William Merritt Chase (American, 1849–1916), Spanish Girl (Girl with Riding Crop), circa 1883. Pencil on paper, 12 1/16 x 8 inches. Courtesy of Brock & Co., Carlisle, Massachusetts.
The influence of the exhibitions held at the Pennsylvania Academy of Fine Arts can be affiliated with the work of the renowned New York impressionist William Merritt Chase. When Chase exhibited at the academy in 1879, John Henry Twachtman (1853–1902) showed two canvases depicting urban docks that caught the attention of the press. Perhaps inspired by Twachtman, Chase soon after explored this modern theme of the city waterfront.

Chase participated in annual exhibitions at the academy in 1879, 1880, and 1883. In 1883, about when Spanish Girl was created, the artist garnered critical acclaim at the Paris Salon for out-of-doors European works. He then ceased exhibiting at the academy until 1892, when he began to show his Shinnecock, Long Island, landscapes. Chase taught at the academy from 1896 to 1909.
Nancy Maybin Ferguson (American, 1887–1967), Road to the Monument, Provincetown, ca. 1925. Oil on canvas, 30 x 36 inches. Courtesy of Melissa Williams Fine Art.
As a student at the academy in 1902–1903 and 1907–1912, Nancy Maybin Ferguson (1872–1967) studied under William Merritt Chase. However, by the 1920s Ferguson’s style gravitated toward the fauvist-inspired work of Arthur Carles and other modernists active at the academy.

Ferguson won academy fellowships in 1909 and 1929 and prizes in 1911 and 1916. She was an active member of the Philadelphia Ten, a group of women artists who exhibited together regularly during the 1920s and 1930s.
Robert Henri (American, 1865–1929), Au Bois de Vincennes (At the Forest Vincennes), 1899. Signed lower right. Oil on canvas, 28 x 24 inches. Courtesy of Vose Galleries of Boston.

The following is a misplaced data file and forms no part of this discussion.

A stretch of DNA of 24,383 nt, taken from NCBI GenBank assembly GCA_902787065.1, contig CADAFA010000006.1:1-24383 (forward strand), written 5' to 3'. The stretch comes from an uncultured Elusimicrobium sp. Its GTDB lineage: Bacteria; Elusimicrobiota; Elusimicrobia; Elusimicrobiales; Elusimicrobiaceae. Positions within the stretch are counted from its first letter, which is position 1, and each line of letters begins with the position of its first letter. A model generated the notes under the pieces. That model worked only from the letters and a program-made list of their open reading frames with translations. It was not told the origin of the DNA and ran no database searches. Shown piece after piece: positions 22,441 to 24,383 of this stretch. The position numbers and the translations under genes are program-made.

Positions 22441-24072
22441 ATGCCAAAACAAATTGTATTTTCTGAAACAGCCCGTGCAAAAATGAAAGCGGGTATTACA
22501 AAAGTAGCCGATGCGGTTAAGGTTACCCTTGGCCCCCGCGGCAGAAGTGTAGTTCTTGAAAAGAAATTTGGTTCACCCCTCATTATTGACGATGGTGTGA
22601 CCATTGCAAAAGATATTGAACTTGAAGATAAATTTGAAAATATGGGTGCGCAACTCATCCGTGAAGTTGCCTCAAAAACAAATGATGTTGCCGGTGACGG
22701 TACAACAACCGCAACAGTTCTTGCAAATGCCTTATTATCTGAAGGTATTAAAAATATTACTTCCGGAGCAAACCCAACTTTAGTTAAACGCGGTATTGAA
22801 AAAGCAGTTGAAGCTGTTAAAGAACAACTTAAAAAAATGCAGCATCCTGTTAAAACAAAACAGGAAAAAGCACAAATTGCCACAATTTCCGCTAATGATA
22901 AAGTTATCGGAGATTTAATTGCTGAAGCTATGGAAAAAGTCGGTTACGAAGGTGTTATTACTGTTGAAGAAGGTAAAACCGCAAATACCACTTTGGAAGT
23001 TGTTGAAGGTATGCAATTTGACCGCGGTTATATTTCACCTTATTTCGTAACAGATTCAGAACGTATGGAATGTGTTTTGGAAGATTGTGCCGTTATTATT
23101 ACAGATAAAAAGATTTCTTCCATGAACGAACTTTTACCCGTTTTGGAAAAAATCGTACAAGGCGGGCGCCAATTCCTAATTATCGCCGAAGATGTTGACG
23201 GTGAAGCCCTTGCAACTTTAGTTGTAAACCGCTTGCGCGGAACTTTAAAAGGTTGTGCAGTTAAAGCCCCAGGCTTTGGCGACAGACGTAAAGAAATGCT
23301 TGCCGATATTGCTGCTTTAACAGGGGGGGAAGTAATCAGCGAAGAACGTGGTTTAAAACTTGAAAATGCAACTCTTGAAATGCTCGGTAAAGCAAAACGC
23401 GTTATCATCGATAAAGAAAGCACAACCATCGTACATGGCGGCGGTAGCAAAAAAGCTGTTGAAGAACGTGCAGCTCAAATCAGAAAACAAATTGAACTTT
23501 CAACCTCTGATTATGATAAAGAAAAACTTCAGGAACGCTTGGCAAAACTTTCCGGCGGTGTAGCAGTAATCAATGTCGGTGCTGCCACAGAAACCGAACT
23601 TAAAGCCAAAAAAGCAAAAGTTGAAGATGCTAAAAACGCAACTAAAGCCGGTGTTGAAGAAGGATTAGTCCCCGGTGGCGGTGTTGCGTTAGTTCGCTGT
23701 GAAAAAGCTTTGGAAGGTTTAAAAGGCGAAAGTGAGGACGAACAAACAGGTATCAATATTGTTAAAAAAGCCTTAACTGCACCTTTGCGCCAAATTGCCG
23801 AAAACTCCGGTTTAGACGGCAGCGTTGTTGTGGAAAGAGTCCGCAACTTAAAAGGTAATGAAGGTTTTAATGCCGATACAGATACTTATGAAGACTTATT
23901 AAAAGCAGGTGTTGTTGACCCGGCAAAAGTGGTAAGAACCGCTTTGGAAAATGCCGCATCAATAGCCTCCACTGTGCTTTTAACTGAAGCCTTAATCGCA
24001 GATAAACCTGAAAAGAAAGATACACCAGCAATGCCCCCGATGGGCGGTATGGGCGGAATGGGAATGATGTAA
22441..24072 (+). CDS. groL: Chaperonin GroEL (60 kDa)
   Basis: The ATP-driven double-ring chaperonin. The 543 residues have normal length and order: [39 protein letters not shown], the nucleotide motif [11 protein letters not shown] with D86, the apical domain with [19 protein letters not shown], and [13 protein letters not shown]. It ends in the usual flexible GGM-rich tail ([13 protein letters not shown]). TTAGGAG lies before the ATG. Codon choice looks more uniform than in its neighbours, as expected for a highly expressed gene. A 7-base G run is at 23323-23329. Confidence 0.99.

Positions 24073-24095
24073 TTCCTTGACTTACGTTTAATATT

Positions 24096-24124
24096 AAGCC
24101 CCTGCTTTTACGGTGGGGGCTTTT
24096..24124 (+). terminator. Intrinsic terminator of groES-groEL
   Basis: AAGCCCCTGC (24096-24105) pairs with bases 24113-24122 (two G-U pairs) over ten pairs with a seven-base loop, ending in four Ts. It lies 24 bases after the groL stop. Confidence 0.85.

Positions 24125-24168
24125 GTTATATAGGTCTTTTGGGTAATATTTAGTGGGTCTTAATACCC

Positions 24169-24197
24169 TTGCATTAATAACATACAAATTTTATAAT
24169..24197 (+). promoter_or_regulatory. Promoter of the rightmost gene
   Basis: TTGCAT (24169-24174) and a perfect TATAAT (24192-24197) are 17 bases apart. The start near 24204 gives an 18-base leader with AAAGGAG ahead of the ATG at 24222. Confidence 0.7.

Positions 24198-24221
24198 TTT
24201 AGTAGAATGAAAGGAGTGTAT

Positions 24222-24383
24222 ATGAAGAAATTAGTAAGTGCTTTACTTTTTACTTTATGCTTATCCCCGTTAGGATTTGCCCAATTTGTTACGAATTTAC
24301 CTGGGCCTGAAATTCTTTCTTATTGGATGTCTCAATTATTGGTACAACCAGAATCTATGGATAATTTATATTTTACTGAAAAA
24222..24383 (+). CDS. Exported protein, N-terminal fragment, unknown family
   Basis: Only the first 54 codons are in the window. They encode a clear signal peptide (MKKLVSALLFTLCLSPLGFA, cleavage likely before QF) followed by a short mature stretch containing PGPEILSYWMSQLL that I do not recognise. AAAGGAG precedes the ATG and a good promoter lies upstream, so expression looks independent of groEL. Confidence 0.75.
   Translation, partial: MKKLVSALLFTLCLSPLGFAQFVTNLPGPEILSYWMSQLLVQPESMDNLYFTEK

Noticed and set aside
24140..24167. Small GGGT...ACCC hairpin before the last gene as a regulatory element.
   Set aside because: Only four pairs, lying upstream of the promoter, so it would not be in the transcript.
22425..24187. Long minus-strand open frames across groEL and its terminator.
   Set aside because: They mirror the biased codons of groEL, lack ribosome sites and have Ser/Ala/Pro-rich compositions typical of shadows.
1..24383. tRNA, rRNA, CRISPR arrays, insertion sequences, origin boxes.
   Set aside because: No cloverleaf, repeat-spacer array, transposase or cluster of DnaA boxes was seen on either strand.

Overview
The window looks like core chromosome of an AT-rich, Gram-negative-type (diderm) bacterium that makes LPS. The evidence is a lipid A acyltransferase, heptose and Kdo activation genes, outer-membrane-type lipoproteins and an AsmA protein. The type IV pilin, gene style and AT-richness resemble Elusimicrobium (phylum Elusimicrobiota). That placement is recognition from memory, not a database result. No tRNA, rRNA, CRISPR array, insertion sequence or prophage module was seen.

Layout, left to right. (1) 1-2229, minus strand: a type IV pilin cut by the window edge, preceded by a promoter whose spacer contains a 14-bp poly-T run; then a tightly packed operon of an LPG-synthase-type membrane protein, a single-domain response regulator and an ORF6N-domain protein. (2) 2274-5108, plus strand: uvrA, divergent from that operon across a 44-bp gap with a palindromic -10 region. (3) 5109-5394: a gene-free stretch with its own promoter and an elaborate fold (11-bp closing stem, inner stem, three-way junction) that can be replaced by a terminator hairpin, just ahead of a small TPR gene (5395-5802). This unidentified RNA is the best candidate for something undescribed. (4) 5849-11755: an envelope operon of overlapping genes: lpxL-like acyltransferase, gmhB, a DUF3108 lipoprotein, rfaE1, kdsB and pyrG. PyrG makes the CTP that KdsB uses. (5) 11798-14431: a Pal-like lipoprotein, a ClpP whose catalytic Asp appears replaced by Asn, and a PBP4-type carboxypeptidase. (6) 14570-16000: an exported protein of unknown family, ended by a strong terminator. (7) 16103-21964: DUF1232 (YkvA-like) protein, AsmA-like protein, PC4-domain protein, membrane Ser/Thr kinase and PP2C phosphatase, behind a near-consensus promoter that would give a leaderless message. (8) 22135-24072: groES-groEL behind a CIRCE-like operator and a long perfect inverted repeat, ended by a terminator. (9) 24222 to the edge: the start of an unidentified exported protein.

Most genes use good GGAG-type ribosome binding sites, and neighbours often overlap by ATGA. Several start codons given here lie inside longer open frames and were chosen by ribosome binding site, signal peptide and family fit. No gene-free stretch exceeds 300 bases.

Robert Henri trained under Thomas Anshutz (1851–1912) at the academy, but was heavily influenced by Eakins’s focus on realism. However, unlike Eakins, Henri’s approach to realism centered on capturing the emotions and humanity of his subjects. To this end, he painted very quickly, with little attention to anatomical accuracy. His work constituted a spontaneity of feeling in its portrayal of urban, real-life subject matter. In 1908, Henri and other members of The Eight, or Ashcan School of painters, shocked the conservative art world with an exhibition of this new realism.
Childe Hassam (American, 1859–1935), Manhattan Sunset, 1911. Signed and dated lower left. Dated verso with monogrammed initials. Oil on canvas, 19 1/8 x 29 7/8 inches. Courtesy of Spanierman Gallery, LLC.
Childe Hassam won the academy’s Temple Gold Medal in 1899 for Pont Royal, Paris, a bright Seine view painted from his hotel room window on the quai Voltaire. The academy honored Hassam with the election of Academician in 1906, the Jennie Sesnan Gold Medal in 1910, and the Gold Medal of Honor for lifetime achievement in 1920.
Arthur B. Carles (American, 1882–1952), Venetian Gondolas, ca. 1909. Oil on canvas, 25 x 24 inches. Courtesy of Hollis Taggart Galleries.
Philadelphian Arthur Carles studied at the academy intermittently between 1900 and 1907 under Cecelia Beaux and William Merritt Chase. A traveling fellowship from 1907 to 1910 allowed him to live in Paris, which at the time was a center for revolutionary ideas springing from the works of Henri Matisse (1869–1954) and Paul Cézanne (1839–1906).

Carles juggled two distinct styles: He painted in a realistic mode, but he also exhibited works in a pioneering style of vivid, fauvist colors and near abstraction. As an instructor at the academy from 1917 to 1925, Carles conducted popular lectures on how to structure a painting through the use of color and was an inspirational force for the younger generation of academy students seeking to explore a more modernist painting idiom. After 1925, having been dismissed from the faculty of the academy, he continued his teaching and his ceaseless experimentation with color.
Karen Fogarty, Stalwart, 2000. Charcoal, 31 x 26 inches. In Fifteen Exposures at USArtists. Courtesy of Pennsylvania Academy of Fine Arts.

Fifteen Exposures, a juried exhibition of works by contemporary academy alumni, is on view October 19–21 at USArtists: American Fine Art Show, 33rd Street Armory, Philadelphia.